On the Road Again . . . .

Trip Start Feb 17, 2013
Trip End Mar 21, 2013

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What I did
Thanh Thuy Restaurant

Flag of Vietnam  ,
Tuesday, March 12, 2013

When you are staying in such luxurious surroundings you just have to get up and enjoy them.  But when we awoke -- we weren't!  So we went back to Lenin's tomb and had breakfast.  An unusual one for us but not for Asia.  Some fruit and Banh Mi buns for a start, which are like soft French bread.  Then some soup, Bun -- chicken, vegetable, and noodle soup.  Really, not too bad at all.  And, coffee so thick that your spoon will stand up in the cup.  Vietnamese call our coffee flavored water.  They are serious about theirs, it is thick, usually drunk with condensed milk and sugar.  Start your day with a caffeine blast!  After breakfast, we took a quick walk over to the local market to say, "Hi!" to the lades and check out the local butchered pig's head prices.

We were out the door by eight with our first stop in town, a beautiful scenic overlook fitted with the most notorious prison in all of Indochina -- the Son La Prison.  It was the Alcatraz of Southeast Asia.  By 1930, the French housed their most notorious political prisoners here.  Then, in typical French logic, they put them all together in one area.  It became the "Communist University of Son La!"  Uncle Ho couldn't have asked for a better training ground for his troops.  The list of prisoners locked up there reads today like a Who's Who of the Vietnam government between 1945 - 1954.  It was an interesting stop and then we were off to Dien Bien Phu.

Along the way we found ourselves stopping constantly to take pictures.  It is rice planting season in the highlands and we couldn't be here at a better time of the year.  The rural areas are incredibly beautiful but this is something special. Today, we were in the ethnic areas of the White and Black Thai people.  They are one of the country's many minorities but they are a majority in this area.  We shot a mess of pictures.

For lunch, we stopped at a "nice" restaurant, a small town greasy spoon (really greasy) in the USA, but still "nice" here.  It was THE stop in Tuan Giao.  All four of us ate like pigs for $20.  The highlight of the stop was a search for an Internet connection so Dayna could drop a quick note to Amy.  Turned out the daughter of the owner is wired in but she was still at school and wouldn't be home for a few minutes. (Kids go to school here from about 7-11 & 2-5). So, we ate lunch while we waited.  When she got home from school we were ushered to her bedroom.  The family lives under the stilts of the restaurant.  Her "room" is a partially walled cubbyhole with the usual Asian platform with a padded cloth mat.  Her bed and her computer desk took up 90% of her floor space and she had a row of hooks as a closet.  If one of our kids had to have a room like this they would go live under the 4th Street viaduct with the homeless.  She was the cutest kid.  Probably about 15 since her e-mail address is something098.  I am positive she has never met any Americans before so she has something for Show and Tell this afternoon.  Her girlfriends will be so envious of her having Dayna as a Facebook friend.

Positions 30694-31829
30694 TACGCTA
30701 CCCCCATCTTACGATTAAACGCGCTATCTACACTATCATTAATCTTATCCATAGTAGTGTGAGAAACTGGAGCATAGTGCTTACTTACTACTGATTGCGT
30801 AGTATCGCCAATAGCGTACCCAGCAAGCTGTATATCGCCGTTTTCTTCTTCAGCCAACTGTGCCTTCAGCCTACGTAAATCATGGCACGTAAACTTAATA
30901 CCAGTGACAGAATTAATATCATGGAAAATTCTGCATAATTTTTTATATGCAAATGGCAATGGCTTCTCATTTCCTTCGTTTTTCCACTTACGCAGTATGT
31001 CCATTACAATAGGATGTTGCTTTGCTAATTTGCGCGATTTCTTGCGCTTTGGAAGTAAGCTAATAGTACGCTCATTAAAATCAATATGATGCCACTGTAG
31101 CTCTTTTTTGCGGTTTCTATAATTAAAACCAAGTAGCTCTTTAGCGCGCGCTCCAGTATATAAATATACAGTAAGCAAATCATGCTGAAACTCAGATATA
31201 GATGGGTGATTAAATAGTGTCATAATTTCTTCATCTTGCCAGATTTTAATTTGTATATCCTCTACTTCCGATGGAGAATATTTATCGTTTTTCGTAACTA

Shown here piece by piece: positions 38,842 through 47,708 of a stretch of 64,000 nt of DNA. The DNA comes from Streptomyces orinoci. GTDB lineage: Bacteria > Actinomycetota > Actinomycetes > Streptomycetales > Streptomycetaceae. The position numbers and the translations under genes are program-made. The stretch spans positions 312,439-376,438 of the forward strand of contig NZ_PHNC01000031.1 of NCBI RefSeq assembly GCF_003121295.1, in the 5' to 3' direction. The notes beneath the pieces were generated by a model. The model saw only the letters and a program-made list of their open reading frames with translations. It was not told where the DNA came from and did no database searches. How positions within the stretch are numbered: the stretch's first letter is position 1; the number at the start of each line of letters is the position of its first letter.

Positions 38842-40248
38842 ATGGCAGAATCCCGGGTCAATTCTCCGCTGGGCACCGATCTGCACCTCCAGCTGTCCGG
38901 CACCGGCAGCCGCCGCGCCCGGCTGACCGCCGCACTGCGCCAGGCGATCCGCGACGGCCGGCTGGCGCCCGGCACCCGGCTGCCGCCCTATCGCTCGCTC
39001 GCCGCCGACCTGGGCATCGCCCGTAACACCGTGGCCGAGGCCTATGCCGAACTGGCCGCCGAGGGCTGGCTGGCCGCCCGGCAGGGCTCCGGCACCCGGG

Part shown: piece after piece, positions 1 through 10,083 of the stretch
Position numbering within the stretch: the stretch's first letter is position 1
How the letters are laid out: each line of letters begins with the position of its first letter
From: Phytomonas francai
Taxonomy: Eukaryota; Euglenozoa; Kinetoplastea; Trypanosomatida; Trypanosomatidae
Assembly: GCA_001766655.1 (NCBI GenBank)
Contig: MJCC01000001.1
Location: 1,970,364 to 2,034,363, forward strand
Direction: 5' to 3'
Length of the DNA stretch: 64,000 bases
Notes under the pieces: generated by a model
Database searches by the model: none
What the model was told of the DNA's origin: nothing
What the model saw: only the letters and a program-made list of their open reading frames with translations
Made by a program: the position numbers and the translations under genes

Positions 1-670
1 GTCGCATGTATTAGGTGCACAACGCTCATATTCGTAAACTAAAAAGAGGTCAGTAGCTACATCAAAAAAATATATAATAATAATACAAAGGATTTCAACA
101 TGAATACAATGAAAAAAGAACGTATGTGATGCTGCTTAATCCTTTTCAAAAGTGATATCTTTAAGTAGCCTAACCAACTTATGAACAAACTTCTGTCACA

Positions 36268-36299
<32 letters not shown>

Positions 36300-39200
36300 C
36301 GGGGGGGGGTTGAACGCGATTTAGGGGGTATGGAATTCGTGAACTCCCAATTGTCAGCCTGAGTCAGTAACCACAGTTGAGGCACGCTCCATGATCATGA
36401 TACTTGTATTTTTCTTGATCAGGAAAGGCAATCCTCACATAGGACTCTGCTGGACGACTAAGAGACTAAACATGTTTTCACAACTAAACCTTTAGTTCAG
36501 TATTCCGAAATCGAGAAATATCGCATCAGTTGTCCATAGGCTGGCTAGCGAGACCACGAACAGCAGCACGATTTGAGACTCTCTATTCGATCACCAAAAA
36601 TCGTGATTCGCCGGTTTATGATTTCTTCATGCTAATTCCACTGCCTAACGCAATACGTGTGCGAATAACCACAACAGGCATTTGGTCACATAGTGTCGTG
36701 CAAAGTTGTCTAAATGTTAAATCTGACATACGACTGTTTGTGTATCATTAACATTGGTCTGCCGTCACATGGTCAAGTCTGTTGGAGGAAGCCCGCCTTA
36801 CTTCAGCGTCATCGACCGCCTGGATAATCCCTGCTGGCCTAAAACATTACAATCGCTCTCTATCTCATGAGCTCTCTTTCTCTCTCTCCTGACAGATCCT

As we neared Dien Bien Phu, Thuan decided we should try to find the village of Muong Phang. Off the beaten path?  When the guide and driver have to keep stopping to ask directions and you start out the exercise only 20 kilometers from the Laos border, you are at the end of the world!  Seems this little burg was the headquarters of the Vietnamese battlefield commander, General Giap.  Americans will remember that he was the commander of all Viet Cong forces when they kicked our asses 30 years later.  And, you will remember from previous lessons, that our guide, Thuan, had a grandfather -- the retired Colonel -- who fought in the battle here.  This stop was going to be special for Thuan as well as us.  His grandfather is alive, clear as a bell, and 88 years young, so Thuan was videoing the expedition for him.